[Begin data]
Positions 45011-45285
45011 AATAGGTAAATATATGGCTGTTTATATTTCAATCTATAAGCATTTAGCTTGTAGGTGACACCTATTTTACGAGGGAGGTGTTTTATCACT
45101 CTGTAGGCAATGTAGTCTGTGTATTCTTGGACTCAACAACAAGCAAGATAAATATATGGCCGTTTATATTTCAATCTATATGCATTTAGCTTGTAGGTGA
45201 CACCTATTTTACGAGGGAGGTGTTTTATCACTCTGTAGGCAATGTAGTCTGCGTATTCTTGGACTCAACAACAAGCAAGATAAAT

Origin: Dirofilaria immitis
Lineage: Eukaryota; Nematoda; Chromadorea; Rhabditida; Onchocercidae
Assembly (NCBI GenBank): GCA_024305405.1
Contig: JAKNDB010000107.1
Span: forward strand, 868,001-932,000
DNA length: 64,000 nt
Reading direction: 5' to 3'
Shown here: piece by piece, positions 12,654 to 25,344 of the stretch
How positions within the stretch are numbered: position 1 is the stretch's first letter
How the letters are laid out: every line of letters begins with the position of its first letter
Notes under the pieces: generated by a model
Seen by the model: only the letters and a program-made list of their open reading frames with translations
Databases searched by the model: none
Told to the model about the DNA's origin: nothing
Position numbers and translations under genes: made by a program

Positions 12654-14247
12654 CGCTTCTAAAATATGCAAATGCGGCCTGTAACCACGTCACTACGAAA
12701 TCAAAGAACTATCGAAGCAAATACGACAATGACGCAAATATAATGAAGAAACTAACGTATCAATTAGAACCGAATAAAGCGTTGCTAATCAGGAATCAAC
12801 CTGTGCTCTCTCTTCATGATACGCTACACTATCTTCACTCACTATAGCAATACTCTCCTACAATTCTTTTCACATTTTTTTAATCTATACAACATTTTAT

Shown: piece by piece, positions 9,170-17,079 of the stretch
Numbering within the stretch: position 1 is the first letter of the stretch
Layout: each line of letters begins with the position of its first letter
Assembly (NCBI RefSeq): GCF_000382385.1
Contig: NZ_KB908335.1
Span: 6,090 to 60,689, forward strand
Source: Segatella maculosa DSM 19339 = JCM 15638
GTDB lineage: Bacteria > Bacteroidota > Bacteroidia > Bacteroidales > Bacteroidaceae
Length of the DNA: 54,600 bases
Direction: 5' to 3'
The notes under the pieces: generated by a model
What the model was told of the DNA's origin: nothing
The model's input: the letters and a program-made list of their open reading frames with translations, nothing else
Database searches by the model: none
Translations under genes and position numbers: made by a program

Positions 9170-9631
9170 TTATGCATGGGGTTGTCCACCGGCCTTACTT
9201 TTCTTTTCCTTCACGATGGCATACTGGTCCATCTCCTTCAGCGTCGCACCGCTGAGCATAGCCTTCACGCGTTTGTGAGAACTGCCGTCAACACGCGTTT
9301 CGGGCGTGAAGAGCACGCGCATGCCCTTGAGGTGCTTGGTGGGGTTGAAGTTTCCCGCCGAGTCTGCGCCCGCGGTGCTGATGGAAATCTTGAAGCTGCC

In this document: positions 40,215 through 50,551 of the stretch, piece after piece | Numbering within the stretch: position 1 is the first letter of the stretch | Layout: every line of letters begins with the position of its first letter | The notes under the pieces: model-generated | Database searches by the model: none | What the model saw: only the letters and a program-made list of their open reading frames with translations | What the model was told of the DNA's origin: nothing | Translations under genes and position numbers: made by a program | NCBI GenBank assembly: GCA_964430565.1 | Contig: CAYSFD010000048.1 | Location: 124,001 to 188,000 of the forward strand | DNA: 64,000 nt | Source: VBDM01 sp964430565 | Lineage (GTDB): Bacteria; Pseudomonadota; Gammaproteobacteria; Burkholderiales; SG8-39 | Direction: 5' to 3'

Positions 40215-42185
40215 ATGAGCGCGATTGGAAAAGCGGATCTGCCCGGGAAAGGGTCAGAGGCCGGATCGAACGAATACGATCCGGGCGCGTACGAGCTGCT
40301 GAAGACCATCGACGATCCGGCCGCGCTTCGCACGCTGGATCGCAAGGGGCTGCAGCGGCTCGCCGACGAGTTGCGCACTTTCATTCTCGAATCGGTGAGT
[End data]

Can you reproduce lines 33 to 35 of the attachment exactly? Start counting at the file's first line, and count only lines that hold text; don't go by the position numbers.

Direction: 5' to 3'
The notes under the pieces: generated by a model
What the model was told of the DNA's origin: nothing